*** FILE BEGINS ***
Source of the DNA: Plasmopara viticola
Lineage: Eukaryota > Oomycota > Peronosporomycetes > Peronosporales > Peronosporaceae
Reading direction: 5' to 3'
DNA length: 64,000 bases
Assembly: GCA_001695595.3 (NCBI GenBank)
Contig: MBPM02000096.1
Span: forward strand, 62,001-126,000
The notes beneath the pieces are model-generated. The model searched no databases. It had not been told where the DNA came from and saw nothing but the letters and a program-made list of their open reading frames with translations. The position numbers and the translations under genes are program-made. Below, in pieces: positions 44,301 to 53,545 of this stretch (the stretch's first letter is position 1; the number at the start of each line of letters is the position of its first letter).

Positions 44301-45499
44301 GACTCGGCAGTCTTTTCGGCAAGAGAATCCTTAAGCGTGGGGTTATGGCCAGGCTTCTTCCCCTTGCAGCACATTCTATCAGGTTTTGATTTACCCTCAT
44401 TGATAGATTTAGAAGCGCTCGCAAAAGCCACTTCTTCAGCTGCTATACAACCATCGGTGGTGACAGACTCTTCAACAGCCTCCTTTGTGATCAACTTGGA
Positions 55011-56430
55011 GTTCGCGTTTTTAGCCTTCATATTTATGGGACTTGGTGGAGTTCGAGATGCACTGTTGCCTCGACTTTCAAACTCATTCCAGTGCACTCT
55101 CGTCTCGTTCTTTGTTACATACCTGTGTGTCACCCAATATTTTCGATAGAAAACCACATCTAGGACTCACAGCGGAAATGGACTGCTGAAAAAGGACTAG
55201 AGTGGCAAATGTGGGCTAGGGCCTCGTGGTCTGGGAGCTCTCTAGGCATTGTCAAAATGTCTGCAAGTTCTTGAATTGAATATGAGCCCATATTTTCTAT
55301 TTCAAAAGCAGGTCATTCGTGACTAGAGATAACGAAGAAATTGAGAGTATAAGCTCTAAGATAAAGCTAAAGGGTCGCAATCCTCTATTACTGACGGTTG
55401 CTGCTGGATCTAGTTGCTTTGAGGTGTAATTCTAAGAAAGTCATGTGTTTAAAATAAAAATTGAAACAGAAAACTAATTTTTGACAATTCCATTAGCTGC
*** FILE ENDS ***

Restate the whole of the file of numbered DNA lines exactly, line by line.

Source of the DNA: Plasmopara viticola
Lineage: Eukaryota > Oomycota > Peronosporomycetes > Peronosporales > Peronosporaceae
Reading direction: 5' to 3'
DNA length: 64,000 bases
Assembly: GCA_001695595.3 (NCBI GenBank)
Contig: MBPM02000096.1
Span: forward strand, 62,001-126,000
The notes beneath the pieces are model-generated. The model searched no databases. It had not been told where the DNA came from and saw nothing but the letters and a program-made list of their open reading frames with translations. The position numbers and the translations under genes are program-made. Below, in pieces: positions 44,301 to 53,545 of this stretch (the stretch's first letter is position 1; the number at the start of each line of letters is the position of its first letter).

Positions 44301-45499
44301 GACTCGGCAGTCTTTTCGGCAAGAGAATCCTTAAGCGTGGGGTTATGGCCAGGCTTCTTCCCCTTGCAGCACATTCTATCAGGTTTTGATTTACCCTCAT
44401 TGATAGATTTAGAAGCGCTCGCAAAAGCCACTTCTTCAGCTGCTATACAACCATCGGTGGTGACAGACTCTTCAACAGCCTCCTTTGTGATCAACTTGGA
Positions 55011-56430
55011 GTTCGCGTTTTTAGCCTTCATATTTATGGGACTTGGTGGAGTTCGAGATGCACTGTTGCCTCGACTTTCAAACTCATTCCAGTGCACTCT
55101 CGTCTCGTTCTTTGTTACATACCTGTGTGTCACCCAATATTTTCGATAGAAAACCACATCTAGGACTCACAGCGGAAATGGACTGCTGAAAAAGGACTAG
55201 AGTGGCAAATGTGGGCTAGGGCCTCGTGGTCTGGGAGCTCTCTAGGCATTGTCAAAATGTCTGCAAGTTCTTGAATTGAATATGAGCCCATATTTTCTAT
55301 TTCAAAAGCAGGTCATTCGTGACTAGAGATAACGAAGAAATTGAGAGTATAAGCTCTAAGATAAAGCTAAAGGGTCGCAATCCTCTATTACTGACGGTTG
55401 CTGCTGGATCTAGTTGCTTTGAGGTGTAATTCTAAGAAAGTCATGTGTTTAAAATAAAAATTGAAACAGAAAACTAATTTTTGACAATTCCATTAGCTGC